Employer Welcomes Back 14 Workers With Surprise $1,000 Bonuses – to Spend on Local Businesses

When New Zealanders were given the all-clear and Kiwis began returning to work after the Covid-19 lockdown, some employees were nervous about the state of businesses.

Jenny Beck, an attorney who runs a law office in Dunedin, had heard many small businesses were in dire straits because they depended on tourism—and she got an idea.

At the first staff meeting with everyone back from lockdown, “the mood was anxious,” according to the Otago Daily Times, New Zealand’s oldest daily newspaper.

But, instead of pink slips or salary cuts, the law firm owner gave each of her 14 employees $1000 in cash.

“I told them, and just about everyone cried—and I felt like crying myself,” she told reporter John Lewis.

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The shocked workers were also given a caveat regarding what they could do with the money—paying it forward.

Jenny gave them “stern words” to spend the cash on small businesses, suggesting they take a long weekend, paying for accommodation, food at local restaurants, and tourist attractions, to help get the local economies rolling again.

‘‘I also thought it would be fun, in that my staff would be able to report back on their breaks, and give everyone a boost.’’

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The office really got into the spirit, and began planning trips to a National Park, their favorite restaurants, and kayak rental places.

‘‘I’m really pleased that they’ve picked it up and run with it,” said Jenny. “It’s given a real boost to team morale.’’

WATCH the interviews below… (Video screen grab courtesy of Otago Daily Times)

Need more positive stories and updates coming out of the COVID-19 challenge? For more uplifting coverage, click here.

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Lithuania Allows Restaurant Seating to Expand Into Streets and Plazas to Safely Reopen its Vibrant Old Town Cafes

The Lithuanian capital of Vilnius is supporting its vibrant café and restaurant culture through the coronavirus pandemic by designating all public spaces as open air cafés, allowing restaurants to stay open and serve customers while observing physical distancing guidelines.

With just over 1,000 cases and 44 deaths from COVID-19, the Baltic nation is staging a tiered exit from its lockdown by allowing restaurants with outdoor seating, hair salons, and most small retail stores to reopen.

Social distancing is still in full effect, but that’s no problem for the intrepid restauranteurs, baristas, and bar owners in Vilnius’ old town of Senamiestis, because they can place their tables as far apart as they care to do, utilizing the narrow streets and small plazas.

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“Plazas, squares, streets… Nearby cafes will be allowed to set up outdoor tables free of charge this season and thus conduct their activities during quarantine,” said Remigijus Šimašius, the mayor of this charming town, which is also a UNESCO World Heritage Site.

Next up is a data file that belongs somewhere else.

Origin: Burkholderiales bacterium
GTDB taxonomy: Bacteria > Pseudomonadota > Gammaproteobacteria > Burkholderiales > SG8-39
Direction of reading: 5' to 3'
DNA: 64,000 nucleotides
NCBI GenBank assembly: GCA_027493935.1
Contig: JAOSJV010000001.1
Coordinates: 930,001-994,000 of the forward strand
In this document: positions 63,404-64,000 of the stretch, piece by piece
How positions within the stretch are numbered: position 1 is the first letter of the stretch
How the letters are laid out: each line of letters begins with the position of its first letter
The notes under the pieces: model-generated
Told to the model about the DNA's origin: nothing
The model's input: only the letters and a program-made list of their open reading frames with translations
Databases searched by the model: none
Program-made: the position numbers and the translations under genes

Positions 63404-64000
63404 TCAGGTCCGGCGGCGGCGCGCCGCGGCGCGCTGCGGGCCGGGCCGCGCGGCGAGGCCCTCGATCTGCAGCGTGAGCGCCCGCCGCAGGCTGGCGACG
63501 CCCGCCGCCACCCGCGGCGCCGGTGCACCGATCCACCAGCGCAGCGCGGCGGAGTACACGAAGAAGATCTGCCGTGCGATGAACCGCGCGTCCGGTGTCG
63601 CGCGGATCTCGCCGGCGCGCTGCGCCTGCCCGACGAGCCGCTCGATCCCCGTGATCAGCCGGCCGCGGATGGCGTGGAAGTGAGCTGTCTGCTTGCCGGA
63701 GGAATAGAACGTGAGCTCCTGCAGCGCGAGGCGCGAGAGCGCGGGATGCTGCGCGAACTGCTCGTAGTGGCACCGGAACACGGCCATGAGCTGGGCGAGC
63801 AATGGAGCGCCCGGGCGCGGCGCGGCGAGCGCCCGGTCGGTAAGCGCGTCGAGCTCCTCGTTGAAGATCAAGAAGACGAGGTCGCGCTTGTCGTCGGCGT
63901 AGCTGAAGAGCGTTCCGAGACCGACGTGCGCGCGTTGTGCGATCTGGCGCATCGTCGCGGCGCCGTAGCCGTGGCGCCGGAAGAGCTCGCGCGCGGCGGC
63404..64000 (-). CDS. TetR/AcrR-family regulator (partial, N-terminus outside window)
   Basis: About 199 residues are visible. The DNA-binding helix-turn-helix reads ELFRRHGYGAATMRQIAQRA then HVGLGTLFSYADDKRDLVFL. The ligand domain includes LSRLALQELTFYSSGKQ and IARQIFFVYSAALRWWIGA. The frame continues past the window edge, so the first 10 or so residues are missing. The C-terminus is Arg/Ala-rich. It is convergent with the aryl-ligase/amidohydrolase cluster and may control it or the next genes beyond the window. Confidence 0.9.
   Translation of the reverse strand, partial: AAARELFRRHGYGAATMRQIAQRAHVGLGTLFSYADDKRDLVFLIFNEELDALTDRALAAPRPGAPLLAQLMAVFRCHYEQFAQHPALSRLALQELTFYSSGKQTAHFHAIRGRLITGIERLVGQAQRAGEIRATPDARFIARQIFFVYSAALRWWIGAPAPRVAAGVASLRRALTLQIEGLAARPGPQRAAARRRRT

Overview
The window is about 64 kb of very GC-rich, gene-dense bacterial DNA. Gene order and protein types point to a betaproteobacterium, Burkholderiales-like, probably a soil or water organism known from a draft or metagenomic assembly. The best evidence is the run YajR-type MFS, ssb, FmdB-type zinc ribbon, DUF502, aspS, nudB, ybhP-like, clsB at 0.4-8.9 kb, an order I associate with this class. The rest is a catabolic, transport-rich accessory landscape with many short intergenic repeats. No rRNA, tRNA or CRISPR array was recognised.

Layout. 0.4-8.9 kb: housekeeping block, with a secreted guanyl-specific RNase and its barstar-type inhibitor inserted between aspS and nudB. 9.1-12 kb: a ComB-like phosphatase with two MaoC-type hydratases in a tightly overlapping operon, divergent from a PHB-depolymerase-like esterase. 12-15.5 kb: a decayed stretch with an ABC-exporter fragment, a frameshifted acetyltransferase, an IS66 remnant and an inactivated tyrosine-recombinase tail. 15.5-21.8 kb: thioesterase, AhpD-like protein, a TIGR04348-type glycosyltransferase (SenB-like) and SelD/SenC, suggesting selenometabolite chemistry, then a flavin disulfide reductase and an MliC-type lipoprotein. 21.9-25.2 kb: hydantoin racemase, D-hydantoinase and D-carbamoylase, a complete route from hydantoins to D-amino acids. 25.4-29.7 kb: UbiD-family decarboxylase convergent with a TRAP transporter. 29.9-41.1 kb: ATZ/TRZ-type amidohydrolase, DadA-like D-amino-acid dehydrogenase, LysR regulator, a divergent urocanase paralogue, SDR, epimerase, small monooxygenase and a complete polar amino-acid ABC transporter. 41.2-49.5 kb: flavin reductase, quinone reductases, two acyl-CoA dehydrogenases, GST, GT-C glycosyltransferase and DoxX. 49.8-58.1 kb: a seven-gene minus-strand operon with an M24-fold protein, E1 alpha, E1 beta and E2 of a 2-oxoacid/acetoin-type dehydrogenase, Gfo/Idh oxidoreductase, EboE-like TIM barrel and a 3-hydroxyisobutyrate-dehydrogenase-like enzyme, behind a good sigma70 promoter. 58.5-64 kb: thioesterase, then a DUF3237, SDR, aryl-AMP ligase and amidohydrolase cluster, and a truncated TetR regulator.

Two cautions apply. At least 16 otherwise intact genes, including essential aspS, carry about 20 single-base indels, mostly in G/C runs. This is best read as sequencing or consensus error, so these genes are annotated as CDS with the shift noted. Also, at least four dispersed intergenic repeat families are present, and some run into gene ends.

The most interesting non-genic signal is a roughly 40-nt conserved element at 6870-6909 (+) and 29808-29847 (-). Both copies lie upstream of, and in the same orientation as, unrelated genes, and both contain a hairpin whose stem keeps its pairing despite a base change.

According to The Guardian, over 160 restaurant, café, and bar owners have signed up for the program that has opened 18 spacious public areas for outdoor seating, promising to add more spaces to the list as the summer progresses and the exit from the lockdown continues.

“It came just in time,” Evalda Šiškauskienė of the Lithuanian Association of Hotels and Restaurants told The Guardian, who added that it would help “accommodate more visitors and bring life back to the city streets, but without violating security requirements.”

Vilnius by Victor Malyushev

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Another ray of good news sunshine in Vilnius came when public health workers were recently rewarded with food and drink vouchers for city restaurants (€400,000 in total) as a gesture of gratitude for their hard work and public service in the face of COVID-19.

This is just one of many positive stories and updates that are coming out of the COVID-19 news coverage this week. For more uplifting coverage on the outbreaks, click here.

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Swedish Oat Milk Pioneers Offer a Successful Win-Win Path to Struggling U.S Dairy Farmers

Self-proclaimed as the manufacturer of the world’s only true 100% environmentally-friendly dairy-free yogurt, Hälsa Foods is sharing their secret of success with struggling American dairy farmers.

Scandinavians Helena Lumme and Mika Manninen, the co-founders of Hälsa—which is Swedish for health—use oats to make their ‘oatgurt’ and milk drink substitutes.

Research has shown that oats crops are far more sustainable than the production of coconut, almond, or rice milk which create a more negative impact on both the ecosystems and the workers.

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“We are currently importing our organic oats from Scandinavia because we cannot find the quality that meets our standard in the United States,” Lumme and Manninen explain.  “At the same time, U.S. dairy farms are struggling due to slumping milk sales. So we thought, why not come up with a solution that benefits both of us—and our planet?”